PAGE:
Bucks’ Fitzpatrick confirms he’ll run for Congress

January 21, 2010

Former Republican U.S. Rep. Michael Fitzpatrick confirmed tonight that he will run for the Bucks County congressional seat he narrowly lost to Democrat Patrick Murphy in 2006.

“I’m going to do it,” said Fitzpatrick, who fell to Murphy by 1 percent of the vote. He has scheduled a news conference for Saturday in Langhorne, where he plans a formal announcement.

Political intrigue also mounted today in Chester County, where Steve Welch said that he would not end his bid for the Sixth Congressional District seat despite the reemergence of incumbent and fellow Republican Jim Gerlach.

Rumors of Fitzpatrick’s intentions have circulated in Bucks County’s Eighth District for the last few weeks. He was spotted in Washington last week, firming up support.

A lawyer and former Bucks County commissioner, Fitzpatrick served one term before Murphy ousted him, in part by tying him to the George W. Bush administration.

Two years ago, as Murphy was trouncing Republican challenger Tom Manion in the 2008 election, Fitzpatrick was battling colorectal cancer. He has since pronounced himself cancer-free.

Fitzpatrick, 46, joins an already crowded field of nine GOP candidates lining up for the May 18 primary.

In Chester County, Gerlach is expected to draw broad support from the Republican Party. But Welch said he thought he could ride the same populist wave that helped Scott Brown, a GOP underdog, win a U.S. Senate race this week in Massachusetts.

Gerlach announced this month that he would scrap his gubernatorial run and campaign for reelection in the Sixth District, which includes parts of Chester, Montgomery and Berks Counties.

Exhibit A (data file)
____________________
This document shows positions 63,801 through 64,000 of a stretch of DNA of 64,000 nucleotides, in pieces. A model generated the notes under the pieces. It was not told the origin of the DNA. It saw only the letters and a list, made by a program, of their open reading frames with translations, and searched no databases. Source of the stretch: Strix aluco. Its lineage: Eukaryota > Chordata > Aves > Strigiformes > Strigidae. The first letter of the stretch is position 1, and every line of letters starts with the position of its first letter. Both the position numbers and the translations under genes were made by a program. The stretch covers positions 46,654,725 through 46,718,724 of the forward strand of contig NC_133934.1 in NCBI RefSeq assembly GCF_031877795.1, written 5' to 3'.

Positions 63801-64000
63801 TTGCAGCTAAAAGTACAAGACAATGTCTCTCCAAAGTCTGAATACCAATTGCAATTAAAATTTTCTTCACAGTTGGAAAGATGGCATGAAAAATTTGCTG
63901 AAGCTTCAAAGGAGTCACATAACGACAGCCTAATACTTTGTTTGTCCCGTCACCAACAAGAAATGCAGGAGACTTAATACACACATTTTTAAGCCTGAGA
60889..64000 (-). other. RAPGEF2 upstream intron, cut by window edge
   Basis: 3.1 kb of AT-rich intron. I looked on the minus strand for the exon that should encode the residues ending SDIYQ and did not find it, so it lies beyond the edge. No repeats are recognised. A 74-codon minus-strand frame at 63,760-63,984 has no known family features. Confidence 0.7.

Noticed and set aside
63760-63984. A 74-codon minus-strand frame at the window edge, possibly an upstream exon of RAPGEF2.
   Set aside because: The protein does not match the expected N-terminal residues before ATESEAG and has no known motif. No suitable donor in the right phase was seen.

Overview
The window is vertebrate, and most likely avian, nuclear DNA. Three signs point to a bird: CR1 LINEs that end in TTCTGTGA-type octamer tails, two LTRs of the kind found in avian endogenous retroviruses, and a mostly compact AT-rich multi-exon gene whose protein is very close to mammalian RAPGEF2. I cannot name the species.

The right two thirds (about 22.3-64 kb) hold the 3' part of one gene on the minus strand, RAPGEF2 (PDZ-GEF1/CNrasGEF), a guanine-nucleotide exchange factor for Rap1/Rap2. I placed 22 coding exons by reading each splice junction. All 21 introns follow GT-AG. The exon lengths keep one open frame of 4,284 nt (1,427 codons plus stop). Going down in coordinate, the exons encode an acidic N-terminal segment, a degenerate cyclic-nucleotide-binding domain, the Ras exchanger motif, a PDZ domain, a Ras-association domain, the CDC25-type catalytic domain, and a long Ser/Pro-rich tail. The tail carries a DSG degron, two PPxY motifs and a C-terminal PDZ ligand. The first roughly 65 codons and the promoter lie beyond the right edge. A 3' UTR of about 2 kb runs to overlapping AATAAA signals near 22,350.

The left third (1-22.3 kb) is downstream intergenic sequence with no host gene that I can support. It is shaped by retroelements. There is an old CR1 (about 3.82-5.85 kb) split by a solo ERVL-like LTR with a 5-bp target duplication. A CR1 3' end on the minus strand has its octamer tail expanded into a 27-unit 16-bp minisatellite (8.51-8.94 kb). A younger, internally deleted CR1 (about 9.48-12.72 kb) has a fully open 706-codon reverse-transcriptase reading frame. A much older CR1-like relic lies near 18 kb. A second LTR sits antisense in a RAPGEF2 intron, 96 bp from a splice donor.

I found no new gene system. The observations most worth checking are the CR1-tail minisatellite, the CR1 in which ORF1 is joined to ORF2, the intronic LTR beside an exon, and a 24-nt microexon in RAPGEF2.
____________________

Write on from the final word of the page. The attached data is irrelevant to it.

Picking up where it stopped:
Other Republican candidates in the field then folded, but not Welch, 33, a biotechnology entrepreneur who lives in Charlestown Township, Chester County.

“It certainly was in his right to do it,” Welch said about Gerlach’s running for Congress. “It doesn’t change the fact that we need someone with outside business experience to affect job creation.”

While the odds “are certainly stacked against us,” Welch said, the current political climate might help him: “People are frustrated with business as usual in Washington. They’re frustrated with career politicians in Washington.”

Gerlach rejected the idea that all incumbents, regardless of party, are in danger from anger over federal spending and the proposed health-care overhaul.

“If incumbents have the right ideas and are working on the right policies – if they understand the concerns of hardworking voters – they’re going to be fine,” Gerlach said. “Those elected officials who don’t get it are going to get the brunt of that ire.”
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